Another long wait for queer people in India has been the enactment of the Supreme Court’s directives in its 2014 verdict on transgender citizenship rights. A number of states like Karnataka, Maharashtra, Manipur, Tamil Nadu and West Bengal have set up transgender welfare boards, but almost all have a chequered record of functioning. Activists also do not store much hope by the Transgender Persons (Protection of Rights) Bill, 2016. Government efforts to enact the Bill in 2017 were met with vehement protestsbecause it proposed to reverse most of the progressive aspects of the Supreme Court verdict around defining ‘transgender’, gender self-determination, decriminalization and reservations. In contrast, state level transgender policies announced by Kerala and Odisha provide better hope and could be capitalized on in conjunction with the Section 377 verdict.
Civil society organizations like Nazariya, Nirantar and TARSHI in Delhi and Ebong Alap and Thoughtshop Foundation in Kolkata – just to name a few – have been working against the odds to promote gender and sexuality inclusion in curricula in schools and colleges, and not just in the big cities. Increasingly, such dialogues are being conducted in languages other than English as well. Dr. Tirthankar Guha Thakurta, medical teacher, gay activist and filmmaker, says: “Changes in education is a slow but rewarding step to sensitize the coming generations.” A personal mission he is engaged with is in compiling medical texts that are queer sensitive and take the mention of gender and sexuality diversity beyond the chapters of forensic medicine.
The momentum for changes in the educational set-up can also be seen in mental health advocacy forums being set up by health professionals who are queer or allies of queer communities. An online locator of queer-friendly health and legal aid service providers in India created by Varta Trust, SAATHII and Grindr for Equality has revealed far more numerous queer-supportive professionals than was expected – potentially a reflection of the groundwork queer support groups have been carrying out relentlessly.
On the issue of ‘what next’, several queer activists spoken to for this article caution that the emphasis needs to be on ‘queering desire’ rather than ‘right to love’. Justifying all queer sexual interactions through the lens of love, romance, monogamy and marriage may again feed into hetero-normative ideas of human relations. So a campaign for non-discrimination in education, livelihood, health, insurance, inheritance, protection from sexual harassment and assault, personal data protection, and recognition of diversity in relationships and family structures must be prioritized over a narrow campaign for ‘big, fat Indian same-sex marriages’ – even if this does not provide much excitement to editors and headline writers.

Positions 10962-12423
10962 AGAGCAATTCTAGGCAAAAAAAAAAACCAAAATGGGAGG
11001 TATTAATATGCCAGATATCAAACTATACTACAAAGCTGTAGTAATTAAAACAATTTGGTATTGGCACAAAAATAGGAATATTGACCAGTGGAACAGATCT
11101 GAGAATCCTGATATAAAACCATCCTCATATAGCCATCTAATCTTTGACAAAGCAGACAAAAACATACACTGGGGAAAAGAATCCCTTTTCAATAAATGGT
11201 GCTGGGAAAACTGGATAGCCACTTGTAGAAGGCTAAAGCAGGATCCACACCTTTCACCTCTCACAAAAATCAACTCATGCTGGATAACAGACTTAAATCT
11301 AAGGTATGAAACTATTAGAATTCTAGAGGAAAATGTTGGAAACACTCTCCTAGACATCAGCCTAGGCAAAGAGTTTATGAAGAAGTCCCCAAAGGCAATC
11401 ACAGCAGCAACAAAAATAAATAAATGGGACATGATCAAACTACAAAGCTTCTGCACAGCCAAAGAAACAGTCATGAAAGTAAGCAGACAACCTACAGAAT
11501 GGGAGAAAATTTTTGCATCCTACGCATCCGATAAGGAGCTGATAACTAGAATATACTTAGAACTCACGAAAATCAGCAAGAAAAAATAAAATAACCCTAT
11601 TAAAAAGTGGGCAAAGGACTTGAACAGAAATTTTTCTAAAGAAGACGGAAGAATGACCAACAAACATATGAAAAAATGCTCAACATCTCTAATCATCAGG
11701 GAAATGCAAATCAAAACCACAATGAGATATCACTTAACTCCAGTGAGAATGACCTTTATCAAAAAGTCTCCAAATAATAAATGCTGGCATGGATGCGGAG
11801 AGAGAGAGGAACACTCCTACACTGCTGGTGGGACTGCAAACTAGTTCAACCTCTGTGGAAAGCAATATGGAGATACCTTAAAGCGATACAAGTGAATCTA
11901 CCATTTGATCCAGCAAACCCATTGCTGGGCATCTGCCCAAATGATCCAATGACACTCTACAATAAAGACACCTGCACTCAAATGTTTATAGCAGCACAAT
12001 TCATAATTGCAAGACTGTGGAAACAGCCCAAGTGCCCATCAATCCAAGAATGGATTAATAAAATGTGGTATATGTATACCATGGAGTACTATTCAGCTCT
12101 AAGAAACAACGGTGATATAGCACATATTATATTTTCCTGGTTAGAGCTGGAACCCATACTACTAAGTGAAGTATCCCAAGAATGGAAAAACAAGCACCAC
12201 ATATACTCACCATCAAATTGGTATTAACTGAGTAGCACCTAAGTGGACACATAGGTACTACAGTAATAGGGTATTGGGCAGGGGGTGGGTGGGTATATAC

The principle of equity, not nominal equality, must inform all efforts to heal the damage caused by laws like Section 377 to ‘different queer people differently’. Such a campaign must necessarily be forged in solidarity with other marginalized sections of society – be they sex workers, people with disabilities or the racially disadvantaged. Moses Tulasi’s documentary Walking the Walk showcased the ‘1st Telangana Queer Swabhimana Walk’ held in 2015 in Hyderabad. The first queer pride in the city after Telangana acquired new statehood, the walk raised the bar in terms of bringing together queer pride and intersectionality around class and caste, particularly as embodied in the lives of trans / Dalit individuals. Pride walks in Bangalore, Chennai, Kolkata and other places have made similar efforts. The future clearly lies in emphasizing fraternity if equality and liberty have to have any real meaning.
Snapshots of Campaigns and discourses
Cultural snapshot: Books, plays, ballets, films, radio and television programming, music videos, table calendars and more have all played have an integral role in India’s queer campaigns and discourses. These have served the dual purpose of both documenting and messaging. In a resource book as early as Humjinsi itself, listings and bibliographies of books, films and theatre ran into several pages. Any sampling from such a rich diversity of cultural expressions is bound to be biased. But for the purpose of this article, a few must be mentioned. Lotus of Another Colour – An Unfolding of the South Asian Gay and Lesbian Experience edited by Rakesh Ratti in 1993 is one of the earliest queer-themed anthologies in India. Six years later Ashwini Sukthankar curated Facing the Mirror: Lesbian Writing from India. Both books were essentially compilations of stories, poems, essays and personal histories. Many years later, in 2012, Minal Hijratwala continued the tradition of similar anthologies through Out! Stories from the New Queer India. This book was published by Queer Ink, which began in 2010 as an online retail platform and now facilitates creation of Indian queer content through films and theatre as well apart from books.